Secretary of Defense Leon Panetta and General Martin Dempsey, chairman of the Joint Chiefs of Staff, admitted in a Senate hearing Thursday that no military assets, individual soldiers or aircraft, sent in response to the September 11, 2012, attack on the American consulate in Benghazi, Libya. Watch the video below:
Senator Lindsey Graham of South Carolina pledged last night on Fox News to block President Obama's secretary of defense nominee, Chuck Hagel, until Leon Panetta testifies on the Benghazi terror attack:
Senate Republicans signaled Tuesday afternoon that they may put up a fight if Barack Obama nominates former Nebraska Republican senator Chuck Hagel for secretary of defense.
Asked about Hagel’s 2008 statement that the “Jewish lobby intimidates a lot of people here [in Washington, D.C.],” South Carolina Republican Lindsey Graham said Hagel will “have to answer for that comment” if he is nominated.
Senators Lindsey Graham of South Carolina and Dick Durbin of Illinois debated foreign policy on Fox News Sunday. Graham, a Republican, argued that the terrorist attack on the American consulate in Benghazi, Libya, was a "national security breakdown."
"I am totally convinced this is going to go down in history as one of the most major breakdowns of national security in a very long time," Grahama said. "It's Exhibit A of a failed national security strategy." Watch the video below:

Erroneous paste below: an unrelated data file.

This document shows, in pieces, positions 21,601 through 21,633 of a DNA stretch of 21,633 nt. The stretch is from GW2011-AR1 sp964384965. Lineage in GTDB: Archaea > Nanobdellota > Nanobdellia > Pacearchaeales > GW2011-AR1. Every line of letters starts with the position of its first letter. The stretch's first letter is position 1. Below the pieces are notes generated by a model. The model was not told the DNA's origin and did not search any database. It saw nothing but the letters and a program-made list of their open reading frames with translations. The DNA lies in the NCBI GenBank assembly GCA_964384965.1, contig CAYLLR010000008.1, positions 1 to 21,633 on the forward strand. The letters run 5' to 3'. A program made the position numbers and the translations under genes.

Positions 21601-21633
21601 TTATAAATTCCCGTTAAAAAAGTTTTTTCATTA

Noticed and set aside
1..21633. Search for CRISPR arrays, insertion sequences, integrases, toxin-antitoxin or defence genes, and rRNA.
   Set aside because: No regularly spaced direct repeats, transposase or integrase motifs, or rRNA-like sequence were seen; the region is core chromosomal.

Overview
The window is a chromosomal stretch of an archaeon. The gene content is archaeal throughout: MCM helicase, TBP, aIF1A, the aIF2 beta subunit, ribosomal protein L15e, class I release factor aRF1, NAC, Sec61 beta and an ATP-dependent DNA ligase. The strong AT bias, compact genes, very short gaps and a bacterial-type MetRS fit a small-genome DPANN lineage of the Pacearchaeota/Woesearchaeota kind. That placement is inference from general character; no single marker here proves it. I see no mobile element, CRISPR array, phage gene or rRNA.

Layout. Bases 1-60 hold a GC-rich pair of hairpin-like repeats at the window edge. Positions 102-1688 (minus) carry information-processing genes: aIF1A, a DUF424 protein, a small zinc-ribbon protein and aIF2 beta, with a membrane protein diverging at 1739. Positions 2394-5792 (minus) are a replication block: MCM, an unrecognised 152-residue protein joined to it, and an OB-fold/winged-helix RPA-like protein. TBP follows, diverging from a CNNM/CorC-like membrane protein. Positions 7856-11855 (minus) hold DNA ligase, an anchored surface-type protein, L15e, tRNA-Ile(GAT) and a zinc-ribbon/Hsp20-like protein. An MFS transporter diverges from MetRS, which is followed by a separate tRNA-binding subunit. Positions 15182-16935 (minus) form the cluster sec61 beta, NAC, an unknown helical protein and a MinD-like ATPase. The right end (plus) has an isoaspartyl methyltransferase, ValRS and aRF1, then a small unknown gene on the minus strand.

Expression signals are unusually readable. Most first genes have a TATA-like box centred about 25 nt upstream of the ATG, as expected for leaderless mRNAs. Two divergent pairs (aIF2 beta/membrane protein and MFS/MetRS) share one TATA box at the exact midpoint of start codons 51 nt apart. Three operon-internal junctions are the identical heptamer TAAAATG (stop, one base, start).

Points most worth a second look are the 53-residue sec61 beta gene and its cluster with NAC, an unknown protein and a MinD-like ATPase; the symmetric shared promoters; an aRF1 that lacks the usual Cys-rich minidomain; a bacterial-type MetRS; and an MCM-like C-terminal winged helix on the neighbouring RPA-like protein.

Yesterday, the Senate Armed Services Committee held a hearing with Defense Secretary Leon Panetta and Joint Chiefs chairman Gen. Martin Dempsey on Iraqi security issues in light of the fact that, come January, there will be virtually no U.S. troops stationed there. In what can only be described as a first-rate senatorial butt kicking, Sen. Lindsey Graham (R-S.C.) took apart the two administration witnesses’ effort to explain why, after so much blood and treasure has been expended in creating a democratic Iraq, we’re now left with zero combat forces in country.
Illinois senator Dick Durbin opened his Senate Judiciary subcommittee hearing this morning on civil rights for Muslims by quoting George Washington. "In this land of equal liberty, it is our boast that a man's religious tenets will not forfeit the protection of the laws," Durbin said, making it clear that this is the principle he's aiming to uphold today, as he tries to tackle concerns about how Muslim Americans are treated in this country. But his main focus was placed on rhetoric, not civil rights abuses, toward Muslims.